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Misty Legends of Sam Haley



Mid Ocean House

A rugged entrepreneur, Sam Haley turned his island into a self-sustaining kingdom. At its peak Smuttynose had a dock and warehouse, a rope walk, a granary, distillery, brewery, cherry orchard, salt-works, boat house, hotel, bakery, cooper’s shop, brick-works, blacksmith shop and a windmill. When he died the compound was valued at $3,000. But son Sam Jr. said he could pay only $2,000 for the island, which he did, paying each of five other Haley children $400 each for their shares.

But the famous Thaxters left behind hundreds of photographs and letters, while the Haleys left only legends, rotting buildings and a few legal documents. Rosamund Thaxter mentions Samuel Haley on just a single page in "Sandpiper", her loving biography of her famous grandmother Celia. Rosamund or "Aunt Rozzie" later inherited a portion of Haley's Island and her 1950s-era cottage is the only other building standing on the island today. Despite all their industry and fecundity, the Haleys have been swallowed by the Laightons.

The Haley legacy on the Shoals is made up largely of anecdotes, some of them possibly false, that the Laightons promulgated to attract summer tourists to their island resort. Here's what I could gather up:

Haley COve, late 1800s

When Did the Haleys Arrive?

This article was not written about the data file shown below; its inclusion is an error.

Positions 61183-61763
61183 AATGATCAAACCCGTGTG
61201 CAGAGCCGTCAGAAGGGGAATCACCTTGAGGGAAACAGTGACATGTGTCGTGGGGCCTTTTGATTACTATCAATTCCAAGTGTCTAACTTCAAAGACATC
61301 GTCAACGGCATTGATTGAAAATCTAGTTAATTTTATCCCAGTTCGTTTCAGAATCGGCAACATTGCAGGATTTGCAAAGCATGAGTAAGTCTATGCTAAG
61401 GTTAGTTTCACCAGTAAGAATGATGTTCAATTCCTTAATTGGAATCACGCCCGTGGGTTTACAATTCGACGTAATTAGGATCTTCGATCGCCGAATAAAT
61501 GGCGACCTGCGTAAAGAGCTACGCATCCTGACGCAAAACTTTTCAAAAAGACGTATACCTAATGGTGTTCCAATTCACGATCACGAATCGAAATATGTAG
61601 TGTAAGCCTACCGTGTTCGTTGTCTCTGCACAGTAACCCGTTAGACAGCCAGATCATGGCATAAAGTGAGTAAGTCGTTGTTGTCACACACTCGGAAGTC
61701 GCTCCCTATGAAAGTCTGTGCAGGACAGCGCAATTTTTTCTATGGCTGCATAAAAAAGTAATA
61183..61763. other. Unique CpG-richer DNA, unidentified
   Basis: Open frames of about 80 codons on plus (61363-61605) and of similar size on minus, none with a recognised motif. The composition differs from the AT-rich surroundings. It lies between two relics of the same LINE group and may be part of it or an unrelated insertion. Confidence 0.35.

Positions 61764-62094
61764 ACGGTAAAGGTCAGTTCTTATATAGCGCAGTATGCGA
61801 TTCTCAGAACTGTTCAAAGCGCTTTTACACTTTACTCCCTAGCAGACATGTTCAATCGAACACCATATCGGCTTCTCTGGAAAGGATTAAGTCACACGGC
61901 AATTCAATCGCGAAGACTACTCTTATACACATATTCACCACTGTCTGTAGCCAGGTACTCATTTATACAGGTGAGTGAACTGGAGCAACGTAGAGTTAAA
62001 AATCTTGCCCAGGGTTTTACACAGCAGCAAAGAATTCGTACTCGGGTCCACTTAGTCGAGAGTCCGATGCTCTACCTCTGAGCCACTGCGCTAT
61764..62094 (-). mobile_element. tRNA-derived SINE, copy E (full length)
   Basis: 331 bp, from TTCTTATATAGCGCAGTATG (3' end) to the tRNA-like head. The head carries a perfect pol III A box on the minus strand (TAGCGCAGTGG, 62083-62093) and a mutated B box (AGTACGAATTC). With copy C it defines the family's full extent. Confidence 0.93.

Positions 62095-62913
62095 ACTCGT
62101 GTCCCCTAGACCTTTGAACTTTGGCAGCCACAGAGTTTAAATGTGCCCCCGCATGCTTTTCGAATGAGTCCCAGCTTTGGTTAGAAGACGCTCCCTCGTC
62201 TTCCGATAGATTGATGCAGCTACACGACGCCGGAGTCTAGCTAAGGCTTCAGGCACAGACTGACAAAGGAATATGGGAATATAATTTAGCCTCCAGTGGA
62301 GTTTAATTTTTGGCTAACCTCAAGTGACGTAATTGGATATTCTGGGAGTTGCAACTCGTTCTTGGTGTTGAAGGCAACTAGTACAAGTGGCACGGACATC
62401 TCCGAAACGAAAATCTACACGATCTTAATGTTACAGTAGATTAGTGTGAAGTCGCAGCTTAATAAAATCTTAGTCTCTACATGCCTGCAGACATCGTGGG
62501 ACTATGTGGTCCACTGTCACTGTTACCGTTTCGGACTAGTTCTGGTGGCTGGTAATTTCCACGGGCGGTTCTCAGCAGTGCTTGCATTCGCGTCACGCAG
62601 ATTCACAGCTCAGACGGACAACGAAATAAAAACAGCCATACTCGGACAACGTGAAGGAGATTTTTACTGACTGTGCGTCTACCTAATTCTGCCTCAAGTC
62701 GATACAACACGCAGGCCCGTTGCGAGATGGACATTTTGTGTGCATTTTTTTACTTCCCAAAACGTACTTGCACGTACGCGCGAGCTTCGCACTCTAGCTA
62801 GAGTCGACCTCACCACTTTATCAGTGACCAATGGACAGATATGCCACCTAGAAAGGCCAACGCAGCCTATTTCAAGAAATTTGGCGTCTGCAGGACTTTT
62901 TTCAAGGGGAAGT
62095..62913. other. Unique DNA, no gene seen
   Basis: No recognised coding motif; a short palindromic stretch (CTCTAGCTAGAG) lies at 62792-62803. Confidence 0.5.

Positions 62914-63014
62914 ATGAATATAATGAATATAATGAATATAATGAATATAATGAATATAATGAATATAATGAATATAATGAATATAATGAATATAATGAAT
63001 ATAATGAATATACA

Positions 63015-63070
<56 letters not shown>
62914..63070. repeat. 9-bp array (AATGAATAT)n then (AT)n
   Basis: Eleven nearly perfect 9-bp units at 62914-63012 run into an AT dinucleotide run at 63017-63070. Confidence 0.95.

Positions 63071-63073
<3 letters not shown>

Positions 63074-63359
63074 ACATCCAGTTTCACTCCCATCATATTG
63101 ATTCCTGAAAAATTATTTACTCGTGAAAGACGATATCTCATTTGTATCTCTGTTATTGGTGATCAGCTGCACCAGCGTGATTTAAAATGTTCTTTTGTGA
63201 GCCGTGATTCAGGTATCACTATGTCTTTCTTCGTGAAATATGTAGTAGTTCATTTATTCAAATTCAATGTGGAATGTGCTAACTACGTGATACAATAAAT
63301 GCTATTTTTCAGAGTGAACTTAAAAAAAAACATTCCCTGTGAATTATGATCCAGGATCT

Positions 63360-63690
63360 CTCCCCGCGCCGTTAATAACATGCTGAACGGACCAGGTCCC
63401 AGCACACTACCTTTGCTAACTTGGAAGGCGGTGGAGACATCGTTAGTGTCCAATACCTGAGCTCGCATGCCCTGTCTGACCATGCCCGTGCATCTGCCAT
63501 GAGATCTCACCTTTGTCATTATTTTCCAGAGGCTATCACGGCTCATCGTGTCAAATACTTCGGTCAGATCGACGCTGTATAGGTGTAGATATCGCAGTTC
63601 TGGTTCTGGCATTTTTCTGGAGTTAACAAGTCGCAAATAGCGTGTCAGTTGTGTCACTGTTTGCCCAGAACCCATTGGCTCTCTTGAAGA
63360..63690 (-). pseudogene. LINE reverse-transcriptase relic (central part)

Very early records indicate that an Andrew Haley, a fisherman, came to the Isles of shoals as early as 1629. Like most seasonal fisherman of that era, he probably also left the Shoals as soon as he had the chance. There are a number of Andrew Haleys on record and someone by that name purchased land in York Maine in the mid-1600s and then sold it soon after.

Haley descendents sometimes conclude that Sam Haley, born a century after Andrew Haley's arrival, must therefore have been a native Shoaler, but connecting the dots of history is not that simple. A visit to Haley family genealogy web sites shows a confusing web of names. But according to Shoals historian Bob Tuttle, Samuel was born in nearby Exeter, New Hampshire in March of 1727. He married Mary Orne (born December 1732) of the Isles of Shoals in 1756. So it was his wife, not Samuel, who was the true islander.


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Friday, February 23, 2018 
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